google earth israel 88.
(photo credit: )
It's hard to imagine that the recent upgrade of Google Earth's images of Israel could contribute further to the ability of terrorists to attack Israel, as some have contended (http://tinyurl.com/23kvgp). And it's not like the resolution is still all that great; true, at two meters per pixel (i.e. each pixel represents two meters of ground space) you can see much more than previously - but it's nothing like the resolution of the images for US and European sites, where you can see the actual lawn furniture in yards of homes, and zone in on a clear picture just a few dozen meters above ground (in Israel's case, any attempt to display anything closer than about 300 meters above ground resulted in a very blurry picture).
And Google isn't picking on Israel; other countries, such as India (http://tinyurl.com/28aynl) have long felt that Google Earth gives away too much security information in its high-resolution photos of the country. And, to top it all off, Google Earth's photos are not real-time, but at least two years old. Meaning that there is nothing displayed on-line that Russian, American, Chinese, European or other countries' spy satellites haven't seen already - much more clearly, one would imagine. And, as the nature of these things go, one would also imagine that terrorists interested in such high-resolution images of Israel's strategic sites would have already procured a copy of these detailed, "top-secret" images long before the less-sophisticated versions of them made it to Google Earth.
My problem with Google Earth isn't with the security breaches it's been accused of - but with the content of the maps themselves. And even that's not totally their fault; those of us who love Israel have to share some of the burden, too.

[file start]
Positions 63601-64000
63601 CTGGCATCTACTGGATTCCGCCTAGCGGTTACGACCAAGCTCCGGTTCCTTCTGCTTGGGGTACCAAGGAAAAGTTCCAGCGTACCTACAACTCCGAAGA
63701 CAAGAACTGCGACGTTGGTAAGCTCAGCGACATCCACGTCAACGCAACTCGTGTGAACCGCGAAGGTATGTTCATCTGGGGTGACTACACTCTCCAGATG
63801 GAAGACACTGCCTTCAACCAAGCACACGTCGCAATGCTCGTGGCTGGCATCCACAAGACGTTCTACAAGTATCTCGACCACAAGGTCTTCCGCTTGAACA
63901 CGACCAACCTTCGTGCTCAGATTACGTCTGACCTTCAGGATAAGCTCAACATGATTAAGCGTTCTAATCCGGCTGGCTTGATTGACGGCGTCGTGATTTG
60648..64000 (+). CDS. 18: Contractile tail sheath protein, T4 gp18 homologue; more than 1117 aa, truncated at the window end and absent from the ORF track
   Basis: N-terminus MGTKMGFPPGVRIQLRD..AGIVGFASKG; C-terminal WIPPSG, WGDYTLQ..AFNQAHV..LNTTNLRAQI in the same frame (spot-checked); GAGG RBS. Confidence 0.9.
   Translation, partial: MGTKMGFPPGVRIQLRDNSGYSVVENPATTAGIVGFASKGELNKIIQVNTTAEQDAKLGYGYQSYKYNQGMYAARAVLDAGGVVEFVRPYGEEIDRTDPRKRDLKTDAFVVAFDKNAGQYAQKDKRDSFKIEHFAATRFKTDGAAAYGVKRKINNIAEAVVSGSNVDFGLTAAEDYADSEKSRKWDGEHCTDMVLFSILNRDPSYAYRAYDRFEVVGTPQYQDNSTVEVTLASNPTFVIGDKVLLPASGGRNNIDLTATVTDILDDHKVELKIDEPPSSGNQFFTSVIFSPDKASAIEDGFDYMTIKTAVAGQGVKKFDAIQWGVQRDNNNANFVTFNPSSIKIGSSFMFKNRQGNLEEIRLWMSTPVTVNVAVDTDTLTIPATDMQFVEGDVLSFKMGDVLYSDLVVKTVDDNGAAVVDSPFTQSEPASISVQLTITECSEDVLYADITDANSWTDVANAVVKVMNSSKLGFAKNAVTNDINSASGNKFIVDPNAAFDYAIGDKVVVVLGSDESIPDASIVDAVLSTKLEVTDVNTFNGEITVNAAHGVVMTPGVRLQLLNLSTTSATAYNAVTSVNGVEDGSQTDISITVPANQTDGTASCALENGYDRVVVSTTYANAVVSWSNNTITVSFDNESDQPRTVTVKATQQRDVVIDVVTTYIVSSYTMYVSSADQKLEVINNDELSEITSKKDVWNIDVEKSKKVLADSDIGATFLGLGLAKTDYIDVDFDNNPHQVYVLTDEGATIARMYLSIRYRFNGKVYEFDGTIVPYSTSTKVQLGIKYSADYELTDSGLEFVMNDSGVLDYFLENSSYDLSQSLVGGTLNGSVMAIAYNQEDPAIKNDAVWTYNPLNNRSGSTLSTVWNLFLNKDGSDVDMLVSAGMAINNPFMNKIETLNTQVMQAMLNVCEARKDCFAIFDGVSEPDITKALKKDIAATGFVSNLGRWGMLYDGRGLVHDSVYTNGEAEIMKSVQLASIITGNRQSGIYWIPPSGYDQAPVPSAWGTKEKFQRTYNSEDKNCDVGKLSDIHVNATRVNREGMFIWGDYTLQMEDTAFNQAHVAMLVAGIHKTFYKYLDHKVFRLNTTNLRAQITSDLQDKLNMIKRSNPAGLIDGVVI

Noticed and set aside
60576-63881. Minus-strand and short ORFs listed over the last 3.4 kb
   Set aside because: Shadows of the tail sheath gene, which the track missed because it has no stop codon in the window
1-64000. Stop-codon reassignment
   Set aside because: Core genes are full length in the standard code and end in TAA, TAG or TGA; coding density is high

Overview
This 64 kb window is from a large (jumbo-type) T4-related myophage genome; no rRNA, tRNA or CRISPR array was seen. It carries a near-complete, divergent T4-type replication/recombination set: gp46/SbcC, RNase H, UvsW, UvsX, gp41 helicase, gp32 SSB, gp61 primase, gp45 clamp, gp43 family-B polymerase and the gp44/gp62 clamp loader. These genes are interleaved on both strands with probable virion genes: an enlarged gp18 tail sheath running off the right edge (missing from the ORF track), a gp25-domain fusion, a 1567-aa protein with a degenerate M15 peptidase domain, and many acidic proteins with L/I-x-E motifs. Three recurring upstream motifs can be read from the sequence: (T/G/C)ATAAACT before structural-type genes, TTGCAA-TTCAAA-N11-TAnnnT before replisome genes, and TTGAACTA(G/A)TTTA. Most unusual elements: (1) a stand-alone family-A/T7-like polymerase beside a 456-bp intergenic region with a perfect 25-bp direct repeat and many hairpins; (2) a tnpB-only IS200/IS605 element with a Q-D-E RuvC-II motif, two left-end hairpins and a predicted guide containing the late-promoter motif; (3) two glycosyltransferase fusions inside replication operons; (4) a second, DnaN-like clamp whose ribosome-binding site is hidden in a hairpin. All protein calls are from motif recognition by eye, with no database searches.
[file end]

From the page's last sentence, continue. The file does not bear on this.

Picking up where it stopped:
But let me back up a bit, for those who are new to the subject. Google Earth (http://earth.google.com/) is a free, downloadable program that "combines the power of Google Search with satellite imagery, maps, terrain and 3D buildings to put the world's geographic information at your fingertips." You can zoom in on real-life satellites images of towns, cities, historic sites - anything on the map, really. It's one of the greatest geographical education tools ever invented, as it allows you to see "for real" what you used to have to rely on a textbook for, and to check out the actual "conditions on the ground" when attempting to analyze a geopolitical situation. And, it's also a great tool for the budget-minded who book their vacations abroad over the Internet; armed with an address and location, you can actually check up on the hotel you're interested in and see if it lives up to its promise of "ocean views from all rooms!"
Google Earth dovetails perfectly with Google's philosophy (http://tinyurl.com/6qztb) of spreading democracy through the Internet - of disseminating information and making it available to anyone, anywhere, at anytime. Naturally, that credo conflicts with the preferences of dictatorships around the world (like the ones in Egypt, Syria, Jordan, Iran, Saudi Arabia, etc.) and the need of countries under attack (like Israel) to keep their defensive and offensive capabilities a secret. But there are no secrets in a Google-ized world; typing "Bushehr nuclear" into Google Earth's location finder lets you "fly in" to the site of the Iranian nuke project, with annotated and detailed directions of exactly what you are looking at; ditto for "Dimona Nuclear Reactor," which officially does exist as far as Israel is concerned (http://tinyurl.com/2zkcqj); what's in question, of course, is what the facility does. If you don't want to download the program, check out http://www.conflictblotter.com/, which has photos of several sensitive sites - in Israel and elsewhere - grabbed off Google Earth.